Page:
So cold was it, at one point there was a stampede out of the Waterloo Street HQ of Eamonn McCann's election team to a thrift shop across the road to grab what remained of long johns and gloves. Along with Dolours, I spent longer there than I should have, browsing through books, rather than brave the chill. But they were useless for outdoors so I came away with gloves. Dolours, shrewd enough to have brought handwear, ended up buying one of Ernie O'Malley's classics. They haven't started burning the books yet, the sole warming thought to cross my mind.

But in many ways I always found Derry a different city from Belfast. In the mid-1990s when the republican thought police here were fulminating against anyone guilty of thinking differently, Derry semed to be a place where a vibrant exchange of ideas could occur. It certainly had its conservative republican politicians, but they felt confident enough in their conservatism to forego the more fascistic calling of some of their Belfast counterparts. When we publicly debated the shortcomings of the peace process in Derry in 1995, it was only when we returned to Belfast did the carpeting begin.

Some element of that Derry tolerance seemed to have survived the years of censorship and leadership rule. The members of Sinn Fein whom we shared our arctic stand with throughout the day were not in the slightest hostile. None of them displayed the 'they don't think what we are told to think' scowl. Dolours bantered them relentlessly about decommissioning and administering British rule, but they gave as good as they got and on occasion told us to keep our hands warm in our pockets rather than expend effort in handing out leaflets to approaching voters who they knew to be Sinn Fein supporters. At one point, one of them I had been on the Blanket with saved me from what seemed certain hypothermia by serving up piping hot sweet tea.

Dolours stayed overnight, she wanted to be there for the count the following day. For me, the work had been done and there were things I wanted to do in Belfast. Once the boxes closed there was no further influence that could be brought to bear on the electorate. On the return journey I considered the irony of it. Dolours and myself had spent many years in prison. We were canvassing support in Derry for the values we held throughout our imprisonment but not for the party we were aligned to while there. The Sinn Fein people beside us were soliciting support for everything we had opposed from prison and which constitutional nationalism had championed against us. Their party leadership had long since moved on from that era and was, outside Derry, now allowing the business class and careerists to stand as candidates, people who more resemble jail governors than they do republican prisoners. Sinn Fein in the city put up three Catholic nationalists, the SEA fielded the only socialist. During the course of the day Eamonn McCann said to us that watching Sinn Fein versus the SDLP was like a trip back in time to the 1930s when Fianna Fail battled it out with Fine Gael and ultimately triumphed. Were we to render our time in prison meaningless by supporting Fianna Fail lookalikes?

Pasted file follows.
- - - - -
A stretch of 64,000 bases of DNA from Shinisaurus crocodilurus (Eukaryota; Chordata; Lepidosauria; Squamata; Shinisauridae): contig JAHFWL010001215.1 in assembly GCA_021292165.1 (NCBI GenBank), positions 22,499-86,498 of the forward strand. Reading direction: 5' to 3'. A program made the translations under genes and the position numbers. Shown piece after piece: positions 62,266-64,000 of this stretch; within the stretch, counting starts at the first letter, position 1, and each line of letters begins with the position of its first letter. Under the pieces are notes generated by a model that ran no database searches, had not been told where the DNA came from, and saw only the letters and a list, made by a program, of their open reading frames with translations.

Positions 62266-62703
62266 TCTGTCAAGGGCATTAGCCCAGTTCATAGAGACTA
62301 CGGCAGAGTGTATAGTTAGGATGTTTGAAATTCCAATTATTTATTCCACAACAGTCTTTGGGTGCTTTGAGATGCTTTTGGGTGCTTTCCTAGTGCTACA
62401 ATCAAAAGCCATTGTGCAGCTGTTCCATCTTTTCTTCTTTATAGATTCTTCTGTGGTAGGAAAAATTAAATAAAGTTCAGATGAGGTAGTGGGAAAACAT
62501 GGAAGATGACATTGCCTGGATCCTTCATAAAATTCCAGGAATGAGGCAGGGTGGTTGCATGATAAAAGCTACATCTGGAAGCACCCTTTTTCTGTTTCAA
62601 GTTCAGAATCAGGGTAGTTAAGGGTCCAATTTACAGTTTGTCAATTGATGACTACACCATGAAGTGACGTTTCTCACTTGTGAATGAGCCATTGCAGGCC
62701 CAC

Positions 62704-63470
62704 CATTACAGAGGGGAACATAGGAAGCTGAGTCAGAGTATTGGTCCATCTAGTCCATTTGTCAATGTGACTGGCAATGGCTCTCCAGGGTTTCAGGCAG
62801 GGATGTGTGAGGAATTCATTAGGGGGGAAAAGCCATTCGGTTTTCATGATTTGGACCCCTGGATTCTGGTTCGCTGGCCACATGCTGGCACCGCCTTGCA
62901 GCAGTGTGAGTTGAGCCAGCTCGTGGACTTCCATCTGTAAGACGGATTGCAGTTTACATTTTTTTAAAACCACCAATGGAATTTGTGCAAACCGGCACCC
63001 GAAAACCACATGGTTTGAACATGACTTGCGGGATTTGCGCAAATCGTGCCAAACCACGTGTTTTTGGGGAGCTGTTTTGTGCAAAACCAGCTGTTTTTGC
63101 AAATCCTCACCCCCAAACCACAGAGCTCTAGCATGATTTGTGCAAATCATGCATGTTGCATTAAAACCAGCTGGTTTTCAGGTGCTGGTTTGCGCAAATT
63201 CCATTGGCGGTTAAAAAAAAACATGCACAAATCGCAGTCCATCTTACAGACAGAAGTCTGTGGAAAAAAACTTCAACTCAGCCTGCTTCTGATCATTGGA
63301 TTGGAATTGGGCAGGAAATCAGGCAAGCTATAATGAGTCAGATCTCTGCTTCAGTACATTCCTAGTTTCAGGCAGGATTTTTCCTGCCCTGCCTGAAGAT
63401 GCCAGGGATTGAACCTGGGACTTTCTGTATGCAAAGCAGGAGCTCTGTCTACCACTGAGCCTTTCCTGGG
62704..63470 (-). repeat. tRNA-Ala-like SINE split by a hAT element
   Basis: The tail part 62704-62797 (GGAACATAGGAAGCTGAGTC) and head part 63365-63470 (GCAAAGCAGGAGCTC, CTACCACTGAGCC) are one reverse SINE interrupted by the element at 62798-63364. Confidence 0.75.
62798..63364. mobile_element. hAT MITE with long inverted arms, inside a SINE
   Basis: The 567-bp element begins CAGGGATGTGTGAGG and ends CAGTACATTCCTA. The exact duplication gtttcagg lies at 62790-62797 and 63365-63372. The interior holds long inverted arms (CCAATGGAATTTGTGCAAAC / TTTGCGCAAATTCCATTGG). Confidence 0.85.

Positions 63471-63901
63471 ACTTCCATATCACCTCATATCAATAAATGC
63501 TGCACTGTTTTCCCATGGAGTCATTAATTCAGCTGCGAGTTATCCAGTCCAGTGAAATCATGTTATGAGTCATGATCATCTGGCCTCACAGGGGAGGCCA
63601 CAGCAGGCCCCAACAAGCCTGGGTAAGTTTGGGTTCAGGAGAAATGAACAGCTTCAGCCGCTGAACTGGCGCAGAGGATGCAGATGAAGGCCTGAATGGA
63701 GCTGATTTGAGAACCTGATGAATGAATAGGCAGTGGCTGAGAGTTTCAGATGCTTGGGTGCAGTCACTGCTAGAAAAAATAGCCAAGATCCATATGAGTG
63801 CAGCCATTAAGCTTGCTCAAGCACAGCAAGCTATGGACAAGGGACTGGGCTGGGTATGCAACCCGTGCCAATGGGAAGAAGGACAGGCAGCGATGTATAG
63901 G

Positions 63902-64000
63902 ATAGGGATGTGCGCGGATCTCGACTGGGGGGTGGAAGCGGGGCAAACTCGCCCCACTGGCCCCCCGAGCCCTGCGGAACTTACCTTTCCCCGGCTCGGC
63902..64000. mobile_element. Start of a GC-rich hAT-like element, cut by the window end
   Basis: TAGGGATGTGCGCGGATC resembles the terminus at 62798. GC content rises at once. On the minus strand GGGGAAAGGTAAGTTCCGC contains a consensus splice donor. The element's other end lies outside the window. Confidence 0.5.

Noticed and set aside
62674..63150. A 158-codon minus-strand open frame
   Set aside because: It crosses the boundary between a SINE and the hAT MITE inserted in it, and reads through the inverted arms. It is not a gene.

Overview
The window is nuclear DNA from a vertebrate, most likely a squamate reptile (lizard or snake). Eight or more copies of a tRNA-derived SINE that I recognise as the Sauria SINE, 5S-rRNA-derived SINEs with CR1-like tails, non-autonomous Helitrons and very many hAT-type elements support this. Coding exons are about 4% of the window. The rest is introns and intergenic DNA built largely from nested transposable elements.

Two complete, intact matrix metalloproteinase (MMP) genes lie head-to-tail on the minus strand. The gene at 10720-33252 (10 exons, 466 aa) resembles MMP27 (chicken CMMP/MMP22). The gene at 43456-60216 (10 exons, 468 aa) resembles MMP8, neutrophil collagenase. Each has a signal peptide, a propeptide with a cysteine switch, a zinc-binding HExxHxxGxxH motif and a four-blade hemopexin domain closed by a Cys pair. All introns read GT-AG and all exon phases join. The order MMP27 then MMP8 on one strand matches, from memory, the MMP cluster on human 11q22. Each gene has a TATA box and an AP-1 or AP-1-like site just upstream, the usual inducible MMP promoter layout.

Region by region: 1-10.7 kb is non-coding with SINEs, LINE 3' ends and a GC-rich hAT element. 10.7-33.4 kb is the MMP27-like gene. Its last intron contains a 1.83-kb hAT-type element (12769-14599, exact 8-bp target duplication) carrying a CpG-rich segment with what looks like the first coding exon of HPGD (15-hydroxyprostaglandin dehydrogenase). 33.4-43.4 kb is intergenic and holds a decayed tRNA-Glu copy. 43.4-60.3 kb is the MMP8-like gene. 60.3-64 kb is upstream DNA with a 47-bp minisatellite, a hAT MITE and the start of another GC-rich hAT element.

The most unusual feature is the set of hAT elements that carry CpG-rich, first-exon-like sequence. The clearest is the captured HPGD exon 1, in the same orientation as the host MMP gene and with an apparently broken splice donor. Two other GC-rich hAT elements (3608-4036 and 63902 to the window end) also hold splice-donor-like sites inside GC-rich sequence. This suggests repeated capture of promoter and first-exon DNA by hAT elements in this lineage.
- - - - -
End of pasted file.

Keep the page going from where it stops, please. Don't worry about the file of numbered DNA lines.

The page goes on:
Eamonn McCann secured over 2000 first preference votes. A socialist voice had made itself heard above the cacophony of Derry conservatism. And some republicans can take solace from the fact that they helped to make it happen.



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The Blanket - A Journal of Protest & Dissent



All censorships exist to prevent any one from challenging current conceptions and existing institutions. All progress is initiated by challenging current conceptions, and executed by supplanting existing institutions. Consequently the first condition of progress is the removal of censorships.
- George Bernard Shaw

Index: Current Articles

4 December 2003


Other Articles From This Issue:


Act of Conscience to Spark an Act of Congress
Matthew Kavanah


No Surprise, No Change

Eamon Sweeney


The Global Justice Movement's Take on Sustainable Development
Dr Peter Doran


Canvassing for the Socialists
Anthony McIntyre


Address to PUP Conference
Davy Carlin


The Current Situation
Gerry Ruddy


30 November 2003


Anthony McIntyre


Special Election Coverage:


Ignore the Headlines

Tom Luby


Doing Well for Themselves Alone
Mick Hall


Our Day Has Come. . .
Liam O'Comain


Paying the Price
Anthony McIntyre


Sinn Féin Advances Enhances Process
Fr. Sean Mc Manus, INC


'RSF satisfied with outcome - time to consider alternatives'

Ruairí Ó Brádaigh, Republican Sinn Féin


Poll Result Highlights Flawed Agreement
Andy Martin, 32 CSM


Election Comment